Owner drive: Ford Taurus 2010 in Saudi Arabia
Back in 2008, Ford has released their full-size Five Hundred in the GCC, and it was a nicer alternative to the classic Crown Victoria. While it had potential, the dull exterior and interior were a let down. However, for 2010, Ford redressed the Volvo-based platform, and renamed it the Taurus. So what is the new Taurus? Just a redesigned Five Hundred? I purchased a 2010 Taurus SEL in Riyadh this summer, so let’s find out.
The first striking thing about the new Taurus, is the exterior. It’s big by all standards. Park it next to a Toyota Camry or a Honda Accord, and it looks like the Titanic. Even next to a BMW 7-Series, the Taurus doesn’t shame. I think that’s due to the height and width. At 60.7 inches tall and 76.2 inches wide, the Taurus is extremely tall and wide for a sedan, which gives it the ‘hugeness’ factor. So if you are into big sedans, this is as big as it gets. Though unlike the old Five Hundred, the Taurus is far from boring or dull.
On the inside, the bulk looks don’t translate much. Yes, it will fit five adults in comfort, but the cockpit-like dashboard, and the waterfall center console take away a lot space. In other words, this doesn’t feel as roomy as a Chevrolet Caprice. That said, the Taurus is such a nice place to be in, with thick leather padding on the steering-wheel, shifter, arm rest, and on the door panels. Personally, I think the Taurus has one of the best-looking interiors in its class, which is odd for an American car. On the other hand, some of the people I know simply hated the interior because it felt too snug, and the visibility is far from ideal. So it’s a ‘love or hate’ sort of thing. Though no one can argue about cargo space, because the Taurus easily handled the shopping trip to IKEA, and even the rear seats didn’t need to be folded.
However, the Taurus’s most appealing aspect would be technology. This is where the Taurus doesn’t disappoint, though it varies depending on which model you choose. The Taurus comes is SE, SEL, and Limited trims. In SE form, the Taurus loses a lot of its cool gizmo, but at least it comes with Bluetooth audio and Ford’s ‘give it to your teenager’ MyKey system. The SEL, which I have, adds parking sensors, auto-dimming mirrors, LED fog-lights, electric seats with heat-adjustments, dual climate control, and Microsoft’s Sync system, which lets you control the car’s media system all through voice commands, and also adds services such as voice-directed navigation; all worked well given the need to speak in clear English. In Limited, the Taurus turns into a tech ride, with added gadgets such as blind spot monitoring, cross traffic alert, adaptive cruise control, massaging front seats, touchscreen stereo and more. With all that tech comes the question on whether these effect future reliability.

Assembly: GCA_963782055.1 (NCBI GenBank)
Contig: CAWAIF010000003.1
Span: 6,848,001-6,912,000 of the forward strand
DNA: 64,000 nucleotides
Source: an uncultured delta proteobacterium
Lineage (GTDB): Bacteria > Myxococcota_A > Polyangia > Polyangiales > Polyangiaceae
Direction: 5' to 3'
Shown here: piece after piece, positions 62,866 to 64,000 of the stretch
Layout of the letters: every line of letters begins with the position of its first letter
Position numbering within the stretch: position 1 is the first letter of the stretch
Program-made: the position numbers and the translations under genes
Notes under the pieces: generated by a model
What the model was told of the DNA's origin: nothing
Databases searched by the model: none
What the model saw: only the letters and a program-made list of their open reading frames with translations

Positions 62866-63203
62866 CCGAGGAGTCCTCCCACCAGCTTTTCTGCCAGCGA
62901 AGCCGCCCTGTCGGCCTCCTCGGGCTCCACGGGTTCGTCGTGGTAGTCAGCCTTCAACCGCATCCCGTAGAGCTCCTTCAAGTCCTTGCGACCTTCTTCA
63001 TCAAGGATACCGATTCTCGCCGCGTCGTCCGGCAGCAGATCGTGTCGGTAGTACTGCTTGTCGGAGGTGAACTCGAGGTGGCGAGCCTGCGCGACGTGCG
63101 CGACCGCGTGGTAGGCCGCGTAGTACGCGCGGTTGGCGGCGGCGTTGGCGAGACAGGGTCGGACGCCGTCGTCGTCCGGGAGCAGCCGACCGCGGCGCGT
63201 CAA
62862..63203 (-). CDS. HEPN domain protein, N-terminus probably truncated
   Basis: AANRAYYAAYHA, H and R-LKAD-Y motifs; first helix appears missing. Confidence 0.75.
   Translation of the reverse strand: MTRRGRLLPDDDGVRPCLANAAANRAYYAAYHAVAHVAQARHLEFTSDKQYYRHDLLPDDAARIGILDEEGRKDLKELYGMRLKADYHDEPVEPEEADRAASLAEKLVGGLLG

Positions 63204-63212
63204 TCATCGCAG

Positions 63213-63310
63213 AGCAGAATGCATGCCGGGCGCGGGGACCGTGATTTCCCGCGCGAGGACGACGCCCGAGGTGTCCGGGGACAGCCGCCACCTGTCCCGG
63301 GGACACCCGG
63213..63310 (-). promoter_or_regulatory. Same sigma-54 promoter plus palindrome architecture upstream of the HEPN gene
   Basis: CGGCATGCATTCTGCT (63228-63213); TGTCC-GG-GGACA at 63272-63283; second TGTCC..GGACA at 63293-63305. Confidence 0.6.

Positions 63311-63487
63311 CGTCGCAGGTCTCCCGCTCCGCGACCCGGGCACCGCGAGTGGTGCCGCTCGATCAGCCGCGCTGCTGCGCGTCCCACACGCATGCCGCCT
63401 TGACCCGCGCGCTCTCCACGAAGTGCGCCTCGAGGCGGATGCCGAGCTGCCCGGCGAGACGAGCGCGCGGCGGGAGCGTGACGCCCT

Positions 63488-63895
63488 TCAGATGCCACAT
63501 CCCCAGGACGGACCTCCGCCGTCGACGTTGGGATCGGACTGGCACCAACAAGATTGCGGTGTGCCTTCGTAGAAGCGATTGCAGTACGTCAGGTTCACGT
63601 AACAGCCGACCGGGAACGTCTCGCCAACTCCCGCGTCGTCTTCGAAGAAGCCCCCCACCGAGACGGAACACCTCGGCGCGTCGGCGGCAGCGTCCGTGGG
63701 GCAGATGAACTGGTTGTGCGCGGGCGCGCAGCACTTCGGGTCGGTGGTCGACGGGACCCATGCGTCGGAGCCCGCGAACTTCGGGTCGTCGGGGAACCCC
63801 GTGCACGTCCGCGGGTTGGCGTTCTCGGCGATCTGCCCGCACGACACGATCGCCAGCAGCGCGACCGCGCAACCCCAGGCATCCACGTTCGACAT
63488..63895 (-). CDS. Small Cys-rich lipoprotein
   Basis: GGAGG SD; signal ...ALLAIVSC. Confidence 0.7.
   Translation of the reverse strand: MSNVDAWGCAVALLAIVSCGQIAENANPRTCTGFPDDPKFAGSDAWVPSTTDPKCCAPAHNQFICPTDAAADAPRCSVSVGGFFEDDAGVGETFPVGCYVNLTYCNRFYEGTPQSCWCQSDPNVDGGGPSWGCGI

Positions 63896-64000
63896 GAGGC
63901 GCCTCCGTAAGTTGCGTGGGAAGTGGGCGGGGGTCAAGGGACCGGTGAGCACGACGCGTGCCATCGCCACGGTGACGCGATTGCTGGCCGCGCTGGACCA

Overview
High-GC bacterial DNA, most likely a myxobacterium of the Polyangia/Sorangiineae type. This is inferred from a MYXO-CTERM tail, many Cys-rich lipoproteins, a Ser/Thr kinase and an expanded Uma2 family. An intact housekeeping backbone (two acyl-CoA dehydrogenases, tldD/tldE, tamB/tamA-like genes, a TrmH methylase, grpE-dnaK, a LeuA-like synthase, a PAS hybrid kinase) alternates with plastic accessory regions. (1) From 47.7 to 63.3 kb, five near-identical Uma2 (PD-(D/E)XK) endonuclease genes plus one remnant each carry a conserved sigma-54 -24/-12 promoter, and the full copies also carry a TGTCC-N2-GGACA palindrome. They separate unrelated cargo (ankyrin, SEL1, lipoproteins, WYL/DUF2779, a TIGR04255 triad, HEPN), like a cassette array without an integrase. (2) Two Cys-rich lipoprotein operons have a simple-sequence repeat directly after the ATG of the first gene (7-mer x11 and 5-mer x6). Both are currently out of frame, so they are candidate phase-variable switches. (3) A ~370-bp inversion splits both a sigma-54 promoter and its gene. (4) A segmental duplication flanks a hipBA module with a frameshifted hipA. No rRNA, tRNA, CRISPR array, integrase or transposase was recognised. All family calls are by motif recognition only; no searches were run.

In terms of reliability, there’s still nothing to be sure about as the Taurus is still too new, although the latest Fords have been scoring high on surveys. What I can tell you now though, is how it drives. Of course, to know how a car drives, always manage expectations; this is not some high-horsepower sports car. For a big family sedan, the Taurus fairs pretty well for the usual hassle, and the 263 hp 3.5-litre V6 can move the 2-ton Taurus nicely. It isn’t supposed to win any drag races, but if you really want to know, the Taurus will hit 100 kph in 7.5 seconds. Of course, if that is too slow for your taste, there’s always the turbocharged SHO model, but that car isn’t in the Middle East yet. To enjoy the Taurus to its fullest potential, it should be driven on the open highway. For a road-trip vehicle, where the car should be comfortable, quiet, stable, efficient, and powerful enough, the Taurus certainly delivers top marks. At highway speeds, the double-layered glass and speed-sensitive steering do their job quite well, therefore the Taurus is astonishingly quiet and stable down the road. In terms of power and efficiency, the V6 is hooked up to a quick-downshifting 6-speed automatic. So not only does the transmission help with overtaking (some people even thought it was a dual-clutch automanual when downshifting), but it improves fuel-economy over the Five Hundred, at a combined average as low as 11 litres/100 km at times.
Comfort wise, the Taurus really feels more like a luxury car, rather than an inexpensive family sedan, thanks to its sophisticated suspension setup. On city roads, the Taurus doesn’t like to be jammed in traffic, as the large C-pillars and high rear-end create a blind-spot that will hinder your movement to get out of Saudi Arabia’s unbelievable traffic jams as quickly as possible.
In short, the new Taurus is a big family sedan, with a stylish exterior, quality interior, technology that will put its competitor into crying shame, and makes the highway its driving home. There is margin for improvement, but as it appears, the Taurus is taking its first steps into luxury driving. Therefore, if your primary goal is a very high-tech car that feels luxurious in its stability and quietness, and you don’t care about the badge, the new Ford Taurus is going to work out pretty great.
Photos by Zeyad Haj Bakri
For more information, visit the Ford Taurus buyer guide.